“You need a strategy that will take advantage of their rapid dispersal rate,” Walgenbach said. “Spider mites often enter the field at the same place every year. Focus the beneficial’s release in that area so they can quickly build up in numbers and disperse to other areas.”

Another sound strategy is to do a good job of sampling in the field and only release in those areas that have the highest numbers of spider mites. The beneficial’s population can then build with the spider mite population.

Tom Bilbo
Tom Bilbo, postdoctoral research scholar in North Carolina State University’s Department of Entomology and Plant Pathology, scouts for twospotted spider mites. Photo: Dean Peterson

Release timing crucial

Planning a release strategy is complicated by field size because it’s easier for P. persimilis to leave small fields. The proximity of other twospotted spider mite hosts is also a complication.

“We know the beneficials will go to where the spider mites are,” Bilbo said. If those spider mites are in a nearby host crop, the P. persimilis may leave the tomato field to go after them.

However, the amount of spider mites in other crops is strongly affected by Neozygites floridana. This is a fungal pathogen of spider mites that devastates their numbers.

“In the humid weather of North Carolina, that pathogen really does a number on spider mites,” Walgenbach said. It’s the heavy use of fungicides on vegetable crops – and the fungicides’ effect on N. floridana – that contributes to spider mites being such a problem for vegetable growers.

There are good and bad times of the day to release P. persimilis. Early or late in the day is best when temperatures are more moderate. A release should not be made before any severe weather event.

“The most overriding factor in release success is insecticide use in the fields,” Walgenbach said.

Predator-safe products must be used.

“If you stay away from most of the pyrethroids, you’re probably OK,” Walgenbach said.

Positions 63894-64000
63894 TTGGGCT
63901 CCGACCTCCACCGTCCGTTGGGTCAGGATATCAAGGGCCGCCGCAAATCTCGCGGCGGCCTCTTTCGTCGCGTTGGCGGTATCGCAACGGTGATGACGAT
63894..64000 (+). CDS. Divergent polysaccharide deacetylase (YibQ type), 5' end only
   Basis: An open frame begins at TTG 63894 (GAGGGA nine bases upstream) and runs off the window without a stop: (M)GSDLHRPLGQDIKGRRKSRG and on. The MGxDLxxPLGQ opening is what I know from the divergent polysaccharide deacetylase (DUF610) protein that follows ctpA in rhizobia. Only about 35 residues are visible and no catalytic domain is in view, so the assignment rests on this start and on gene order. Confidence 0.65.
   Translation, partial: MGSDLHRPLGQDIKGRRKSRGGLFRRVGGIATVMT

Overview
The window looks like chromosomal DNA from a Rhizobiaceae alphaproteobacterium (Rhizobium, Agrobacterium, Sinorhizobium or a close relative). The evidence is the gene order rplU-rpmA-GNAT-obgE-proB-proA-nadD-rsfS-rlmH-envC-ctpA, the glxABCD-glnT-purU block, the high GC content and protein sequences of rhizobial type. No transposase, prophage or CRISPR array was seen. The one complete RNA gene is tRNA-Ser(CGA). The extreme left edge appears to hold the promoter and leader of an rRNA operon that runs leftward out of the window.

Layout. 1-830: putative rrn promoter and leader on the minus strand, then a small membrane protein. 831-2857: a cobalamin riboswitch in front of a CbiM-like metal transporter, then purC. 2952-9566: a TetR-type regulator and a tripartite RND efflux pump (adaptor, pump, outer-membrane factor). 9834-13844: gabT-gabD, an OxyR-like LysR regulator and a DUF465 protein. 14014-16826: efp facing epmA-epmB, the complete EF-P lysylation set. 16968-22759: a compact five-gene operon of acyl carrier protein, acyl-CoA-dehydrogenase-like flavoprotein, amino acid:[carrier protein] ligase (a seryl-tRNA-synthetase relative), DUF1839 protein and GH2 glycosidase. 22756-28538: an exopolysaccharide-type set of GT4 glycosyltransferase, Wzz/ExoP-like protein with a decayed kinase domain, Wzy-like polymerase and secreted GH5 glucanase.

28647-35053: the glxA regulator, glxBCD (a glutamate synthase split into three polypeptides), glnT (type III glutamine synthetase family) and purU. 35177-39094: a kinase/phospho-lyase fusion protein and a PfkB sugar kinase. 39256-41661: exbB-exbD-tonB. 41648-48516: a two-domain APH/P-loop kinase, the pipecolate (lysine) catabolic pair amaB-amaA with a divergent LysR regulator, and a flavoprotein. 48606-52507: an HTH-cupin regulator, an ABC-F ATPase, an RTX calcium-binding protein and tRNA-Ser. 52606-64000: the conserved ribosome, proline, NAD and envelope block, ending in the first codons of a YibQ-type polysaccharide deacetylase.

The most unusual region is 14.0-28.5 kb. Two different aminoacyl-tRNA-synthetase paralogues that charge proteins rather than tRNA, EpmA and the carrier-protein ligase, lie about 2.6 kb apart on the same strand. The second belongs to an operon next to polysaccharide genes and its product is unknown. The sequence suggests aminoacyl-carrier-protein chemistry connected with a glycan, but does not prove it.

Pursuing a reliable method

There are clear advantages to managing twospotted spider mites with P. persimilis.

“Traditional, twospotted spider mite management has relied on miticides,” Walgenbach said, “but we find they give short control.”

“They knock down spider mite numbers for a week or two, but then they come right back,” Bilbo said.

“Especially during those hot times of the summer, miticides only provide temporary control,” Walgenbach said, “and mite populations will come back pretty quickly. P. persimilis is a more permanent control because it can drive the field population to extinction.”

In sustained, hot, dry weather, spider mites will build up rapidly and may require miticides be used in combination with predators.

“If the spider mite population increases too rapidly, we can use a predator-safe miticide to get the populations back into balance so the beneficial can have effective control,” Walgenbach said.

“It’s not uncommon to make two to three miticide applications in a year,” Walgenbach said. “If you can rely on one, that’s a cost advantage and a good resistance management tool.”

Both Walgenbach and Bilbo are based at NCSU’s Mountain Horticultural Crops Research and Extension Center at Mills River, North Carolina.

Much of the P. persimilis research at the center was funded by a recent Southern SARE (Sustainable Agriculture Research & Education) project.

— Dean Peterson, VGN correspondent